• Shuffle
    Toggle On
    Toggle Off
  • Alphabetize
    Toggle On
    Toggle Off
  • Front First
    Toggle On
    Toggle Off
  • Both Sides
    Toggle On
    Toggle Off
  • Read
    Toggle On
    Toggle Off
Reading...
Front

How to study your flashcards.

Right/Left arrow keys: Navigate between flashcards.right arrow keyleft arrow key

Up/Down arrow keys: Flip the card between the front and back.down keyup key

H key: Show hint (3rd side).h key

A key: Read text to speech.a key

image

Play button

image

Play button

image

Progress

1/17

Click to flip

17 Cards in this Set

  • Front
  • Back
What is the
central principle
of physiology?
The normal function
of physiological systems
is to maintain fairly
constant internal conditions.
Define homeostasis.
A stable internal environment.
Define homeostatic regulation.
Adjustments in physiological systems
that are responsible for preserving
homeostasis/a stable internal
environment.
List some vital characteristics that must be maintained within relatively narrow limits required for body function.
The mechanisms
responsible for
controlling levels of:
-oxygen -carbon dioxide -glucose
-pH -blood pressure, etc.
The two general mechanisms
involved in homeostatic regulation.
-Autoregulation

-Extrinsic regulation
Define Autoregulation.
General mechanism involved in homeostatic regulation when the activities of the cell, tissue, organ,
or system change automatically
when there is some change in its
environment.
Example of Autoregulation.
When cells within a tissue need more
oxygen, they release chemicals that
cause an increase in blood flow to the
area, providing more oxygen to the
region.
Define Extrinsic Regulation.
Homeostatic regulation which
results from the activities of the
nervous or endocrine system,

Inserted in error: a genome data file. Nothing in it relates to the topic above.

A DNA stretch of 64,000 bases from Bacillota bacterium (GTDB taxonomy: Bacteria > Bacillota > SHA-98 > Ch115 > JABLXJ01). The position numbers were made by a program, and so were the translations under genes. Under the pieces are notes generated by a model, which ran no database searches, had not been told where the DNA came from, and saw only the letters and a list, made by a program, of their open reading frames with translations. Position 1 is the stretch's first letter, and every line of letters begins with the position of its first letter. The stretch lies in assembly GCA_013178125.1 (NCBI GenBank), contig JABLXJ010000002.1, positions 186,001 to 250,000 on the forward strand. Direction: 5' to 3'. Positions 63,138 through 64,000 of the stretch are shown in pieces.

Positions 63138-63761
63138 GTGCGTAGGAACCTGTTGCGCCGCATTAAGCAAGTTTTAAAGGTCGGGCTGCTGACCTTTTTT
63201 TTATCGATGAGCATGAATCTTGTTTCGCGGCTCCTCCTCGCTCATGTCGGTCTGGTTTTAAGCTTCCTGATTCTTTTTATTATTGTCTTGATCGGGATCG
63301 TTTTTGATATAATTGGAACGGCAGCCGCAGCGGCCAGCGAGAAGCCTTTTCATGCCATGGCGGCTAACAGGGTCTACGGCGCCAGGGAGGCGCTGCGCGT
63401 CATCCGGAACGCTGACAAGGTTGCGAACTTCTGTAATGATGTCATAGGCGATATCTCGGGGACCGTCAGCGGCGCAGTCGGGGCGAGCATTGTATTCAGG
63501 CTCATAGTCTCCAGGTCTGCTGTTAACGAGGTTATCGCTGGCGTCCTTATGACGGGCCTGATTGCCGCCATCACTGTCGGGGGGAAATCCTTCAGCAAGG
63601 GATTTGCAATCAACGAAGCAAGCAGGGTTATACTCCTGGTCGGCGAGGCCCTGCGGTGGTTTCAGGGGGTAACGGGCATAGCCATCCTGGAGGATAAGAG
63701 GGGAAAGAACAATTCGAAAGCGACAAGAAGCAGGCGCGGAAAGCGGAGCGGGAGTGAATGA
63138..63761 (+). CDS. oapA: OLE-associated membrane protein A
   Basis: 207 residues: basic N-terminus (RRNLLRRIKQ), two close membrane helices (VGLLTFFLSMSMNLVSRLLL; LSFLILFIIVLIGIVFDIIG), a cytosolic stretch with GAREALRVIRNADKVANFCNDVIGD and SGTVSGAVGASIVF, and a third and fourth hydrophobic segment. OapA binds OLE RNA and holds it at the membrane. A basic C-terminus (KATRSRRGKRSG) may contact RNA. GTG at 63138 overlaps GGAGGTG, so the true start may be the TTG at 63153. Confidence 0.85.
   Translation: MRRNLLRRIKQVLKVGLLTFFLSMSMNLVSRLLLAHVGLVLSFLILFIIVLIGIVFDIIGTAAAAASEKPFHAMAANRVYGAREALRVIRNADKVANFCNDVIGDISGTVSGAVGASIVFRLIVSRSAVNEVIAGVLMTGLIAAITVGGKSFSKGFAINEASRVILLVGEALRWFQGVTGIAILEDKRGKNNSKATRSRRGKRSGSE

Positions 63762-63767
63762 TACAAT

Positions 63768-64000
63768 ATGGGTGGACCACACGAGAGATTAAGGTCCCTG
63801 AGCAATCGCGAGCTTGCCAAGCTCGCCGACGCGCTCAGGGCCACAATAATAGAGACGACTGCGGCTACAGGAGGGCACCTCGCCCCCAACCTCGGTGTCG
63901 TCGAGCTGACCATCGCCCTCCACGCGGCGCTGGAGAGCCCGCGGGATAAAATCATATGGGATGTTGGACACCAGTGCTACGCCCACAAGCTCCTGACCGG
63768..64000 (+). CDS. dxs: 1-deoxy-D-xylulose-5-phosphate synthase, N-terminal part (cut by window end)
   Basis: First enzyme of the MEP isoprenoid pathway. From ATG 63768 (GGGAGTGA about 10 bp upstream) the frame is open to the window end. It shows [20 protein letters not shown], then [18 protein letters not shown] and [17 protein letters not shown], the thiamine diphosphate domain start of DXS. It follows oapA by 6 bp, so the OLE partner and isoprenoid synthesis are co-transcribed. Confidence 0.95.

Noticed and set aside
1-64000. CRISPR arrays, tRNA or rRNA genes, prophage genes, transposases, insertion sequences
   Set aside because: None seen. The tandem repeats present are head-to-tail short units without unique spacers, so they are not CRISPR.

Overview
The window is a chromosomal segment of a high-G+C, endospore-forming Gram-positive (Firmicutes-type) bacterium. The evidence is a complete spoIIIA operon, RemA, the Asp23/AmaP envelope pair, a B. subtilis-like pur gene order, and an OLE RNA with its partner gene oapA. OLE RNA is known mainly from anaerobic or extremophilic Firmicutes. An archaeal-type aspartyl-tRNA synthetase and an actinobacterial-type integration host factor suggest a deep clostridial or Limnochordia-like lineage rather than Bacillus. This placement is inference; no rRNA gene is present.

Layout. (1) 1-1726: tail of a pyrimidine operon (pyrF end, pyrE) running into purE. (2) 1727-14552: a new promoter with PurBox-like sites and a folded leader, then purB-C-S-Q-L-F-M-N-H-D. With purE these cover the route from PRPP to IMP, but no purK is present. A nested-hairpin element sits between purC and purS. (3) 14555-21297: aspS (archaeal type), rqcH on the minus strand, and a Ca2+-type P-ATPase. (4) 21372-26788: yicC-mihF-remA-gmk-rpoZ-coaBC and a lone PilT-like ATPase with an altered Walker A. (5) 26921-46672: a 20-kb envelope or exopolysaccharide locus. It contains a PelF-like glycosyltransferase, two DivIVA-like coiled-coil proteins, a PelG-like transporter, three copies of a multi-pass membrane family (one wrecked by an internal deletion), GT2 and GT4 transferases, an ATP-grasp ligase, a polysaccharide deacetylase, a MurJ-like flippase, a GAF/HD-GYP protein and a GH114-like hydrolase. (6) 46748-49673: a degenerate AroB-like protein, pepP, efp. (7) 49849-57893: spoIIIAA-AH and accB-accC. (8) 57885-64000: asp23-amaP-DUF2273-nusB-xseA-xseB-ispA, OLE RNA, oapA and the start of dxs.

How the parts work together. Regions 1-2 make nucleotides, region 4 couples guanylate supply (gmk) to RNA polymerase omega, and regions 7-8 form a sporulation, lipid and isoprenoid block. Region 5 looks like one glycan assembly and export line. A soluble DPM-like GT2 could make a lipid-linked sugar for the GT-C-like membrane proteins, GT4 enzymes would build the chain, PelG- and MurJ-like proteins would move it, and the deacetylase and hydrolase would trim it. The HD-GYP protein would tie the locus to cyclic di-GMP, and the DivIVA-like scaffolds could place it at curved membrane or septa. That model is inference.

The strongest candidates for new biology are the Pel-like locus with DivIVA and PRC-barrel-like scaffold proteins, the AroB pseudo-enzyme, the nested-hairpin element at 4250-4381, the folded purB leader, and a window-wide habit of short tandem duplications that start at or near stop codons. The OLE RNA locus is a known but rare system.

organ systems that can control or
adjust the activities of many
different systems simultaneously.
Examples of Extrinsic Regulation.
-When you are exercising, your NS
issues commands that increase
the HR so that blood will circulate
faster.


-NS reduces blood flow to organs,
such as the digestive tract, that are
relatively inactive (oxygen in
circulating blood thus saved for the
active muscles.)
What kind of responses do the
Nervous System and
Endocrine System regulate?
Differentiate.
-The NS directs rapid, ST, and very
specific responses.

-The Endocrine System releases
hormones (responses not
immediately apparent, but when
effects appear, they often persist
for days or weeks.
Define Hormones.
Chemical messengers.
Example of Endocrine Regulation
or Function
-Regulation of blood volume and
composition.

-Adjustments of organ system function
during starvation or stress.
What are the factors involved
in Regulatory Mechanisms?
-Receptor (sensor sensitive to that
particular stimulus)
-Effector (that which engages in
activity which has an
effect on the same
stimulus.)
-Control/Integration Center
(between receptor and
effector - receives
information from
receptor and controls
effector)
Define Set Point.
Optimal level for the
controlled condition.
Negative Feedback
Homeostatic regulation mechanism
where an effector activated by the
control center acts to eliminate the
stimulus or reduce its magnitude.
Give an example of Negative Feedback.
Thermoregulation
Define Thermoregulation.
Mechanism involving the altering of the
relationship between heat loss, which
occurs primarily on the body surface,
and heat production, which occurs in
all active tissues.